In a recent short post Seth Godin talks about amplifying your strengths rather than focusing on your weaknesses:
People don’t hire you, buy from you or recommend you because you’re indifferently average and well rounded.Seth Godin
He’s talking about things from a business standpoint, but as a parent and former teacher, I can’t help but think about developing strengths from a learning and developmental point of view.
These things seem obvious to me:
- There is a baseline that societies can and should expect most people to achieve.
- People are born with different innate interests and tendencies.
- The context and environment in which people are raised affects what they find interesting.
As a result, it appears to me that following a broad and balanced curriculum up to a certain baseline would seem like the best approach for educational institutions. Beyond that, it makes sense for people to specialise based on their interests.
People develop at varying rates in different areas due to the three points listed above. That’s why I think we should allow young people to mix between year groups for different subjects, using an approach some people call “stage, not age”.
Imagine if we truly allowed people to follow their interests? Wouldn’t the ability to do so motivate young people more than the current system? Right now, educational authorities’ focus on exam results leads to the narrowing of curricula and the limiting of options.
It’s fashionable to say that we have a industrial education system for a post-industrial economy. That’s confusing means with ends. My argument would instead be that we have an education system focused mainly on the priorities of politicians and employers. What would a more community-centered vision for education look like?
Writing in 1971, Ivan Illich discussed in Deschooling Society the importance of learners finding others who share their interests so they can learn together and solve problems:
Creative, exploratory learning requires peers currently puzzled about the same terms or problems. Large universities make the futile attempt to match them by multiplying their courses, and they generally fail since they are bound to curriculum, course structure, and bureaucratic administration. In schools, including universities, most resources are spent to purchase the time and motivation of a limited number of people to take up predetermined problems in a ritually defined setting. The most radical alternative to school would be a network or service which gave each man the same opportunity to share his current concern with others motivated by the same concern.Ivan Illich, Deschooling Society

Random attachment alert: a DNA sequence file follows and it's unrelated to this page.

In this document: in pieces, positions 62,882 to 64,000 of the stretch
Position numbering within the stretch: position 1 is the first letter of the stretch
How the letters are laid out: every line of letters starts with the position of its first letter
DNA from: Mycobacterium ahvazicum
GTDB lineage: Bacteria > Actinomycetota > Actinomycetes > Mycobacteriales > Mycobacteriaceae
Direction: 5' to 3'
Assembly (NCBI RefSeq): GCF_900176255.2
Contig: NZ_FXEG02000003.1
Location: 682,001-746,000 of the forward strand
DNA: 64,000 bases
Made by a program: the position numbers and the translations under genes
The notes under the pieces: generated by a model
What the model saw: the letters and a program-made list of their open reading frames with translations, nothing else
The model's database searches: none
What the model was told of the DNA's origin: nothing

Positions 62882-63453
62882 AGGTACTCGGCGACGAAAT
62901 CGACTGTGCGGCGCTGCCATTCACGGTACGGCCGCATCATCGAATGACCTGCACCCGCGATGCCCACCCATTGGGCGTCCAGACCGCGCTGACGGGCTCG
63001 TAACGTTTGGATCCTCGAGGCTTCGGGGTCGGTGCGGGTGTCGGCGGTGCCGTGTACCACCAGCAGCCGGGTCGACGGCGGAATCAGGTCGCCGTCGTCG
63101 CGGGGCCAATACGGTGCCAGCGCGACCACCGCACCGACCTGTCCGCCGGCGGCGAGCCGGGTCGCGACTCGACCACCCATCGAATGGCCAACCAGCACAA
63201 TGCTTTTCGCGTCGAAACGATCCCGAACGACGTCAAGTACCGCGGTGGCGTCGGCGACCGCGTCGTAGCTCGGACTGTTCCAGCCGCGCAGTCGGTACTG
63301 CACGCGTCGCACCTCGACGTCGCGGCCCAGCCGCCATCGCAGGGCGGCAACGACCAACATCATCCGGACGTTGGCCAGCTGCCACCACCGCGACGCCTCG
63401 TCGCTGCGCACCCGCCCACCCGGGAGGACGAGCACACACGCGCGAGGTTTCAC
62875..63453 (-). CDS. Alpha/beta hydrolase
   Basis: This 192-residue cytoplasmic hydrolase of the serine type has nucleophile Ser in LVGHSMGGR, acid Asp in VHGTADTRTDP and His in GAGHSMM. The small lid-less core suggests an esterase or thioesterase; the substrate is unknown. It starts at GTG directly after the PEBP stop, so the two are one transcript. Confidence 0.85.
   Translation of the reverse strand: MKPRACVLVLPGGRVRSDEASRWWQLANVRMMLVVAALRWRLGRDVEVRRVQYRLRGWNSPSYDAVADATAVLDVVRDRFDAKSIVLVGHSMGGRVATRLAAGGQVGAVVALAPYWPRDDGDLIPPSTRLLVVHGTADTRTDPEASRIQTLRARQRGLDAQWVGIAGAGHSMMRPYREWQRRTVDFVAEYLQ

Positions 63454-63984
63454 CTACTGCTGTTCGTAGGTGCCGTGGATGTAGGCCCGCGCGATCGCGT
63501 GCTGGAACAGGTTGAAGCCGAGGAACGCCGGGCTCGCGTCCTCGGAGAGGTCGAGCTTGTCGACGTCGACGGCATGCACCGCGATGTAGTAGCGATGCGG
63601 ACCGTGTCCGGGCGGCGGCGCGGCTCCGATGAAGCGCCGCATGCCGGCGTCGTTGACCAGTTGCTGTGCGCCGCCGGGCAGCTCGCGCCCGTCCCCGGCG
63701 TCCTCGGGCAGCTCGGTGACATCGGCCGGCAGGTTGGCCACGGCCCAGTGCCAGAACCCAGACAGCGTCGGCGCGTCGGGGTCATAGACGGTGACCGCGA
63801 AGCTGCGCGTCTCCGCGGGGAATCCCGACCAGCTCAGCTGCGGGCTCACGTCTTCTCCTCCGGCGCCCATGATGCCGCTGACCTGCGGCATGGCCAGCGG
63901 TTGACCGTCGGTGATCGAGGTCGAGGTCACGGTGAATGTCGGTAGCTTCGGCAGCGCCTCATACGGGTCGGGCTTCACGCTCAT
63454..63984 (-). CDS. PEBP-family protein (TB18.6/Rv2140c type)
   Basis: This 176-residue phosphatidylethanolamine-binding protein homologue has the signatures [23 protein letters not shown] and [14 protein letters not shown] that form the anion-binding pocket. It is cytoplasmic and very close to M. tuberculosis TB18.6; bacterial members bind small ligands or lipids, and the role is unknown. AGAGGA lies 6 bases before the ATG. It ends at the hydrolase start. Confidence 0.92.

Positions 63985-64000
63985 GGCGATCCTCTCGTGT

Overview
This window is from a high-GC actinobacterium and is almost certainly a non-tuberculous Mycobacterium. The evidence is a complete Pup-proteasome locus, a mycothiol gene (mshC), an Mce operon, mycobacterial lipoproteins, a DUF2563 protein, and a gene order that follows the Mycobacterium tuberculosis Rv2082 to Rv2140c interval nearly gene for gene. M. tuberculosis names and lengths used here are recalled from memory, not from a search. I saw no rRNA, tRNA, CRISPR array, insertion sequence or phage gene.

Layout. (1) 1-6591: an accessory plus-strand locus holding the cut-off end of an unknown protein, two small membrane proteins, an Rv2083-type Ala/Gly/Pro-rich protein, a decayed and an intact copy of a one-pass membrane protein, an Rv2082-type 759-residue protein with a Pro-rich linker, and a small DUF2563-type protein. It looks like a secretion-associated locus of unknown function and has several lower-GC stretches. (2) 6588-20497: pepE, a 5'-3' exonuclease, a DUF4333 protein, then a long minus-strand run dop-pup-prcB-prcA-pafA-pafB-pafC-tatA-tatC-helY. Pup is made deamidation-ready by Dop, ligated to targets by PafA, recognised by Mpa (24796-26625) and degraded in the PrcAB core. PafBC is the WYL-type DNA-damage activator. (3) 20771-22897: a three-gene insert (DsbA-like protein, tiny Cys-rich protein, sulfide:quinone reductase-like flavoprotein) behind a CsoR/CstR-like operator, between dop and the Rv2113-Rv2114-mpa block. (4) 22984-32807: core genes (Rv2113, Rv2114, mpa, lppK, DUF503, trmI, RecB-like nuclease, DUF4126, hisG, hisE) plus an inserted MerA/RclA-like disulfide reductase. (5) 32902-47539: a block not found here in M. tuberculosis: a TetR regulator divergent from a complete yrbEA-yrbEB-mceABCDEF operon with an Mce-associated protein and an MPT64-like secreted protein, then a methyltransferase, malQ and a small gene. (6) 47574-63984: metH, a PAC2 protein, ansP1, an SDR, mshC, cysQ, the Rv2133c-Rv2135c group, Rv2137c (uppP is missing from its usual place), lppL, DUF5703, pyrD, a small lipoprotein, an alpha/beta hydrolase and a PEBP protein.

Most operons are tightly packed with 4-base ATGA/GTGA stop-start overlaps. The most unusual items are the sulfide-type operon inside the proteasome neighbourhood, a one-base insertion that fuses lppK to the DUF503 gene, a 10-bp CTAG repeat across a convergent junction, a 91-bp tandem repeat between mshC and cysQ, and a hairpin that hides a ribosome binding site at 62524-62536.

Now that we have the internet, of course, the ability to find like-minded people is easier than ever before. Nevertheless, there is something immensely powerful about working within a shared geographical context.
This is why I return time and again to Chapter 8 of Keri Facer’s 2011 book Learning Futures, where she outlines what the ‘future-building school’ of the future might look like. I love the way that it manages to respect the specialist pedagogical skills available through schools, with the latent knowledge and talent available through communities:
Although half of the children’s time is scheduled in advance with master classes, tutorials or group learning programmes, one-fifth of their time, even from the youngest age, is dedicated to working on their own projects. The remainder is dedicated to collaborative and community projects where children seek out areas they want to work on together – whether this is exploring a new form of material that has just been developed in one of the labs upstairs, or in solving the problems of a particular group of local residents. Conversations with mentors at the beginning of each week allow the children to discuss their progress and their plans and to manage the different demands of projects and learning programmes. In these conversations, each child’s resource map comes into play. This rich map of their experiences, progress, interests and aspirations, as well as the resources that they have to draw upon at home, in the community and in their family, acts as a basis for identifying both where additional support might be needed and where the child and their family may have particular strengths and interests to share with collaborators or the wider school.Keri Facer, Learning Futures: Education, Technology and Social Change
Given that the pandemic has put the lie to parents needing to travel to work every day, I think mass remote working in future could lead to this kind of situation happening in the next decade. We just need the will to change the system.